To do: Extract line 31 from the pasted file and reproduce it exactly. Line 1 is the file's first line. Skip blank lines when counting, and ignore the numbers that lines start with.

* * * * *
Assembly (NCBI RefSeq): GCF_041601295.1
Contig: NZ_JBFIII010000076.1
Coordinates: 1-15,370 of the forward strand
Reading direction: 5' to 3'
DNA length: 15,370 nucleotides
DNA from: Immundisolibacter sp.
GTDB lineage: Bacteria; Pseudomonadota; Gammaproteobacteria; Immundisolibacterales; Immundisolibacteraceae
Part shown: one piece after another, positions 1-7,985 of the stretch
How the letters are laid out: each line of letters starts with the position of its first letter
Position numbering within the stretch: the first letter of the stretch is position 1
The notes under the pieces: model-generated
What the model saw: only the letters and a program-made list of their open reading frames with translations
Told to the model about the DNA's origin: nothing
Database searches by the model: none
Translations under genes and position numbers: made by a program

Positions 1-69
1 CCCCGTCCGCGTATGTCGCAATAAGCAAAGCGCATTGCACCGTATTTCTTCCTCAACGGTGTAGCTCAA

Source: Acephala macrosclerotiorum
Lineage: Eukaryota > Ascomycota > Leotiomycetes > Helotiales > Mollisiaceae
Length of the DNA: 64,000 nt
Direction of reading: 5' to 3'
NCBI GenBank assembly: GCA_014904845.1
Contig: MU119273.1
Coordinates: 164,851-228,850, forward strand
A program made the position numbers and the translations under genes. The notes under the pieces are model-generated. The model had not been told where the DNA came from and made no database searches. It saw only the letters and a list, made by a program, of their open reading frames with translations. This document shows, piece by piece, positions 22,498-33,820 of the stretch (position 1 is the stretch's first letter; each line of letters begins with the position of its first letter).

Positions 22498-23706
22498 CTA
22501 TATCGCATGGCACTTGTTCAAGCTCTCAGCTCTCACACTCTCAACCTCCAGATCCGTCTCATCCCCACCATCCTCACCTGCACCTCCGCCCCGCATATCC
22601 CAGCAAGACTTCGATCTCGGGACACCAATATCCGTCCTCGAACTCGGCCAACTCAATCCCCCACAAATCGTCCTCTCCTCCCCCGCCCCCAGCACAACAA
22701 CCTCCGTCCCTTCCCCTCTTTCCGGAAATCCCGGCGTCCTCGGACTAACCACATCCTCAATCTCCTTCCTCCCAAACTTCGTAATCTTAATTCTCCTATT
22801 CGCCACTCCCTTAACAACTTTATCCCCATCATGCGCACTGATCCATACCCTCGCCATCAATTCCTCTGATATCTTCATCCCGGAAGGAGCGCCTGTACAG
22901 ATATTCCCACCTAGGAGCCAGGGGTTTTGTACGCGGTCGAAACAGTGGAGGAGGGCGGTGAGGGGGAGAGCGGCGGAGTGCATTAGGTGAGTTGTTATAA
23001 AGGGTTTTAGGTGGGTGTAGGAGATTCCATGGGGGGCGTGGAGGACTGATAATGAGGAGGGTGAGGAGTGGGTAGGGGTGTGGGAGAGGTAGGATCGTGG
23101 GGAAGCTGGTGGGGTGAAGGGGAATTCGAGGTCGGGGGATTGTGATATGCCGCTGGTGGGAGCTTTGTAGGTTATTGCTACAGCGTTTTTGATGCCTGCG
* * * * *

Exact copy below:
22801 CGCCACTCCCTTAACAACTTTATCCCCATCATGCGCACTGATCCATACCCTCGCCATCAATTCCTCTGATATCTTCATCCCGGAAGGAGCGCCTGTACAG